Some people spend piles of money and countless hours reclining on a sofa in a psychiatrist’s office to explore the dual nature of their personalities. Tim Sutton only needs look out at the crowd at one of his live shows to know which way to lean.
Sutton, a Saugerties High, class of 1991 alum, is the principal songwriter, vocalist and guitarist in two local two-man acts: Ratboy and Ratboy Jr.: the former a quirky stripped-down antifolk outfit, and the latter a natural extension of that style adapted for kids.
As with so many musicians, it all began for Sutton in high school, in part because it wasn’t as easy to dig up what was cool back when the internet wasn’t able to serve as an instant filter.
“I’m so glad I went to high school at that time,” Sutton said. “You had to seek music out.”
Sutton’s first band, Pacemaker, saw its four members fall under the influence of metal. “We were really into Metallica, (Judas) Priest, King Diamond; all that stuff.”
Sutton was a junior in high school at the time, and he wound up fronting a band of freshmen. Like Sutton, most of those guys are also still playing music today.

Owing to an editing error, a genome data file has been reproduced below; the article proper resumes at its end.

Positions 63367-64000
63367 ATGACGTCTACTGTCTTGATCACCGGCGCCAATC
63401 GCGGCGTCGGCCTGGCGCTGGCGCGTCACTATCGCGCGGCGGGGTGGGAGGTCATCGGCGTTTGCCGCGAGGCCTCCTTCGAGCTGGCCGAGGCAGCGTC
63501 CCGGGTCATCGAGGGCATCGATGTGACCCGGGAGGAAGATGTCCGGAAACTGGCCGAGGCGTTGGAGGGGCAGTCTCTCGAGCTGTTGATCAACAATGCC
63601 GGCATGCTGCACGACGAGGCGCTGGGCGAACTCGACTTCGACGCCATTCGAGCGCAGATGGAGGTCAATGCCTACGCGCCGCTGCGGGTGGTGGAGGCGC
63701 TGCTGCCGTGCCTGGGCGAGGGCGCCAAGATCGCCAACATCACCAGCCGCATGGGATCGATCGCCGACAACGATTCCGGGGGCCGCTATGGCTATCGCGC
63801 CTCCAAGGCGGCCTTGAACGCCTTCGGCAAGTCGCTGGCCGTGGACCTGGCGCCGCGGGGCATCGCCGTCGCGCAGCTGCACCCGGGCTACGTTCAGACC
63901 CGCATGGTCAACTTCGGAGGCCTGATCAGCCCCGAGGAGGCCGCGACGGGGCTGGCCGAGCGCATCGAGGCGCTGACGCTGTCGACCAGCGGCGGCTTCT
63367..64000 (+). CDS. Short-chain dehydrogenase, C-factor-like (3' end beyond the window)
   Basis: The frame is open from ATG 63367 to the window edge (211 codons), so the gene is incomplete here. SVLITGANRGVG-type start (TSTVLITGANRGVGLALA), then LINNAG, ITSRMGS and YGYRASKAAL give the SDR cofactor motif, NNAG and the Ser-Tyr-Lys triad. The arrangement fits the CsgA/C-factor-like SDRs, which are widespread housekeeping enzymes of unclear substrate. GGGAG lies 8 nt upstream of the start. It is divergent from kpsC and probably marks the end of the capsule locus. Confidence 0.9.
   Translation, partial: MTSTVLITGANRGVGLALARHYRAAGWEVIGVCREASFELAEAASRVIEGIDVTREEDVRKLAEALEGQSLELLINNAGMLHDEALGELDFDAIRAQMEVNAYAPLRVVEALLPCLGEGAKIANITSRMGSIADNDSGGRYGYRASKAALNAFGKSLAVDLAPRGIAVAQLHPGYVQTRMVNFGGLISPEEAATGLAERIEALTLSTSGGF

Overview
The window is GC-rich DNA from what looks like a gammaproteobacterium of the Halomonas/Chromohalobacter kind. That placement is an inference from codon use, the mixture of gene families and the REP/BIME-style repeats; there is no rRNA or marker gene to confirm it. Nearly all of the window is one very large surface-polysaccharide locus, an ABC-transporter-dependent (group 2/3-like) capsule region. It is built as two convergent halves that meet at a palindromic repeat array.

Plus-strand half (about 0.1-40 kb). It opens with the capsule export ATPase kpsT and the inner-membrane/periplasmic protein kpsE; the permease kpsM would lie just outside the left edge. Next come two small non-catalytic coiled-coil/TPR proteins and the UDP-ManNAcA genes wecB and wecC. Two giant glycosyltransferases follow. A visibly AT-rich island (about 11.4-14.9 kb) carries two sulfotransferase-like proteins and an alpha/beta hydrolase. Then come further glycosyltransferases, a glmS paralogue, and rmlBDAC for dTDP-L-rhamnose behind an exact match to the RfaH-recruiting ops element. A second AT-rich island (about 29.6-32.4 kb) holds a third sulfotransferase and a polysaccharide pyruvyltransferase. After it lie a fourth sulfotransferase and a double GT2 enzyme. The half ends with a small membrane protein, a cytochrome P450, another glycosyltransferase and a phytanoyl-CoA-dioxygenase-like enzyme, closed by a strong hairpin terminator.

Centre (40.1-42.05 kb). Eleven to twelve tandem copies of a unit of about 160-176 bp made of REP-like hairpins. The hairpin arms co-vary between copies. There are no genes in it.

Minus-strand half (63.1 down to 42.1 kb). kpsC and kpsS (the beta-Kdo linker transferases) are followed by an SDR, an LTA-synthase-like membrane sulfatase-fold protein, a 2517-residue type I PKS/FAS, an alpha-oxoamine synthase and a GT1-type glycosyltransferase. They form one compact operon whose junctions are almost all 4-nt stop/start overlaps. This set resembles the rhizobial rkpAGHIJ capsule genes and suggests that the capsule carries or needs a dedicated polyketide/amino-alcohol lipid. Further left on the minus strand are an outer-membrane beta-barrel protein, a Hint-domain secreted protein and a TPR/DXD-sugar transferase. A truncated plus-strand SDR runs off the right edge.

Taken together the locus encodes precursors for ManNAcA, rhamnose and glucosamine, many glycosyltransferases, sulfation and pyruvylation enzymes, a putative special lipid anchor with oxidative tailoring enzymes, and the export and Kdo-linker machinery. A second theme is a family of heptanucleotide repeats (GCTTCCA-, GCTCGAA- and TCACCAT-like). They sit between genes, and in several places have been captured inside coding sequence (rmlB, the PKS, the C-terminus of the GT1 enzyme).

“It was Dan Cartwright, who is the drummer for Voodelic; Jeff Kadlic was the bass player, and he’s the guitar player in Lara Hope & the Champtones; and the guitar player was Jackie Peeler,” Sutton said, adding that his role was at least partly delineated based on need and coincidence.
“Someone bought me a microphone stand, so I became the singer,” he said. “Everyone stumbled upon their instruments.”
Pacemaker’s first show was in Glasco on a bill with Final Notice, the set performed on the back of a flatbed pickup truck; their second, a benefit in Kingston with New Paltz-based indie heroes Silence. By the end, the band had let the influx of guitar-based alternative music creep into the sound via bands like Jane’s Addiction and Alice in Chains. It dissolved, Sutton recalled, when Kadlic went off to study at Berklee College of Music in Boston. Soon after, Sutton found his way out west, living and working in Yellowstone National Park and writing songs on his own for the first time. When he moved back home, Sutton settled in New Paltz with a canon of road-tested material. He hooked up with his friend, drummer and multi-instrumentalist Matt Senzatimore, and the rest is Ratboy history.
“[Ratboy] just came out of me and Matty’s friendship, just being around at a time and not having other people to play with at the moment,” Sutton said. “It was so nice to be an acoustic duo and not have to deal with any of the band drama.”